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800Limited Edition - Signed by two US Navy Aces
25Artist Proof - Signed by two US Navy Phantom Aces


It was 19 January, 1972, aboard the USS Constellation in the Gulf of Tonkin. As Cunningham shut down the engines of his ‘Fighting Falcons’ F-4J Phantom, Task Force 77 Commander Admiral Cooper, ship’s CO Captain Ward, squadron commanders, and the rest of VF- 96’s crews were there to congratulate Cunningham and Driscoll on achieving their first kill. It was the first of five air victories, Cunningham and Driscoll becoming the US Navy’s only Aces of the Vietnam war. After the usual vision-blurring catapult off the deck, Cunningham’s F-4J headed for the North Vietnamese airfield at Quang Lang, suspected of basing MiG-21s. His three-ship section was tasked to intercept any MiGs that threatened the reconnaissance RA-5C Vigilante mission as the force approached the enemy airfield.

As the RA-5C came under severe fire from AAA and SAMS, Cunningham dodged two missiles, plunging downward from 15,000 feet in the process. Spotting two Bai Thiong-based MiG-21s below, he tracked them just above the jungle tops, closing to within range of his heat-seeking Sidewinders. The MiG pilot broke hard, throwing off the missile, and Cunningham immediately gave his attention to the second enemy fighter. Firing a second Sidewinder, the missile scored a direct hit, blasting off the entire tail section of the MiG, sending is crashing straight into the ground in a ball of fire. Cunningham was now fired up and ready for more, but the dependable Driscoll called attention to the low fuel state from the back seat, and they turned back toward Laos for the long flight back to the Constellation.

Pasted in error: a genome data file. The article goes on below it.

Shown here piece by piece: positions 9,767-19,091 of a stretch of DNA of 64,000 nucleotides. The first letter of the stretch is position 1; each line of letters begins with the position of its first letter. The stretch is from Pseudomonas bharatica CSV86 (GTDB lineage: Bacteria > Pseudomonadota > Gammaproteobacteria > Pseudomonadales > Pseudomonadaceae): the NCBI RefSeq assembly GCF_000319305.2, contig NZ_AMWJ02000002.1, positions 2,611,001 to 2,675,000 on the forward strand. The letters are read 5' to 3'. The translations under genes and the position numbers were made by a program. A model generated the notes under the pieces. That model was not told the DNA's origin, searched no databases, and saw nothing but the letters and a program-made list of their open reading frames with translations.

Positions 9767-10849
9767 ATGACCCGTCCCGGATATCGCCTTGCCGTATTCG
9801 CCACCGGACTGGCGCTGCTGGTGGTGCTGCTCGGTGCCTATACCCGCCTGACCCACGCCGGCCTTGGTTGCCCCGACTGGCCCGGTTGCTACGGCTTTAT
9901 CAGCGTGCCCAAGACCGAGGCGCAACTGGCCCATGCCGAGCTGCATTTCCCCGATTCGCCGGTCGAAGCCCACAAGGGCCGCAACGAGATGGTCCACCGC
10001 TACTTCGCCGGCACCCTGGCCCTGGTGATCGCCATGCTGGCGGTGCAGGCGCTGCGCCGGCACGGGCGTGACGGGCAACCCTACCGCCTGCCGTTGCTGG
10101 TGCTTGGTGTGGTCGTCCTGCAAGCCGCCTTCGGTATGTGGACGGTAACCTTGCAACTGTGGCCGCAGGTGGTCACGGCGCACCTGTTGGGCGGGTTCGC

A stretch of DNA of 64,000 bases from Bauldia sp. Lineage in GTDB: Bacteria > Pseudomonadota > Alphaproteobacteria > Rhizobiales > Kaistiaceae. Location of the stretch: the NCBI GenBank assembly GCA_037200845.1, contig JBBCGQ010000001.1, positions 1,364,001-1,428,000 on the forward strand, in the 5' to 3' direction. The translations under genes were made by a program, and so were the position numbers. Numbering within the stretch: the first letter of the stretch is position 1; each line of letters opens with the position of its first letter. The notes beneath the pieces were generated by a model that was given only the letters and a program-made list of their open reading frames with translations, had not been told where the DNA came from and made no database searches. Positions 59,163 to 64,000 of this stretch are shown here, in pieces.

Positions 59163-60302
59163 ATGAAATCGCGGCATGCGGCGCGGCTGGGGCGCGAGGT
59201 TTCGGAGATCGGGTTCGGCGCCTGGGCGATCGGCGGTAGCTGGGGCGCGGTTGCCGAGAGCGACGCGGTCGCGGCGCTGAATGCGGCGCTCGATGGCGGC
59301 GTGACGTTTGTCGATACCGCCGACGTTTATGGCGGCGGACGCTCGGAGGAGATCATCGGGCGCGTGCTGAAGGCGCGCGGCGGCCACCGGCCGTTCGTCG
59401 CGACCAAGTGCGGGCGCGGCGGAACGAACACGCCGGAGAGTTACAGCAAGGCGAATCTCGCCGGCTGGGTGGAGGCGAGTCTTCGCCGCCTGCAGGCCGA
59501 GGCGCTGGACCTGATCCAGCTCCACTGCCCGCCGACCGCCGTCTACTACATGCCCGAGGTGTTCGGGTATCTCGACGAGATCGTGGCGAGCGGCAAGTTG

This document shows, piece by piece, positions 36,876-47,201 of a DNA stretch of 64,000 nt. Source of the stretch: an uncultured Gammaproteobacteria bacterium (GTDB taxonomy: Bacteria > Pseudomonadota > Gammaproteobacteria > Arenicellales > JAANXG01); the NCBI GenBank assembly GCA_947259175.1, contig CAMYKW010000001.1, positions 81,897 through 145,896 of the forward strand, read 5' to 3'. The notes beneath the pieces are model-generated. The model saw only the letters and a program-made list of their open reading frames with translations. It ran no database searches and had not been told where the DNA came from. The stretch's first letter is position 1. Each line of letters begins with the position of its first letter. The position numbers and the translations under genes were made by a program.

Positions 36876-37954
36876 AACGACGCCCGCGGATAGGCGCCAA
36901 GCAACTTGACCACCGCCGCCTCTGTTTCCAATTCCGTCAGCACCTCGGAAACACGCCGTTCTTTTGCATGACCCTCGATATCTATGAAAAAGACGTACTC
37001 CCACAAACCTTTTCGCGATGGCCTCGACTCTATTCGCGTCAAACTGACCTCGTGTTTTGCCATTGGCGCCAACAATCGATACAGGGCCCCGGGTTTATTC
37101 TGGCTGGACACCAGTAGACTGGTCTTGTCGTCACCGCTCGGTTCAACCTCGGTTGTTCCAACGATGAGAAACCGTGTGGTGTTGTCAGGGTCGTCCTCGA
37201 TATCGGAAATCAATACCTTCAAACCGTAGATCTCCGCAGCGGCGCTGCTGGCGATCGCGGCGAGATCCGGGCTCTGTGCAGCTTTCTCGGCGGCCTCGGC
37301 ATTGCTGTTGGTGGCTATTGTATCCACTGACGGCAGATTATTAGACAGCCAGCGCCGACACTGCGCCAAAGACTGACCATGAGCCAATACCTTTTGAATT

Robert Taylor’s spectacular painting shows Cunningham’s F-4J Phantom, feet above the murky waters of the Gulf of Tonkin, passing the USS Constellation at 500 knots. The mighty carrier was running out of water in the small Gulf as Cunningham called up the Air Boss requesting the traditional victory roll. “Negative, land immediately.” was the terse reply. The mood aboard however was one of celebration for the crew of VF-96’s Phantom, call sign “Showtime 112.”


Each print of Phantom Showtime is authenticated by two legendary US Navy Aces.



Produced and printed onto fine canvas under the direct supervision of the artist to match his original painting, and then mounted on to high-quality stretchers each of these carefully crafted Giclée Studio Proofs is fully authorized and hand-signed by the artist Robert Taylor.

Canvas size: 38″ wide x 22″ height

Additional information




Overall Print Size

34 ¼ x 23 ½ inches

Release Date

April 2004


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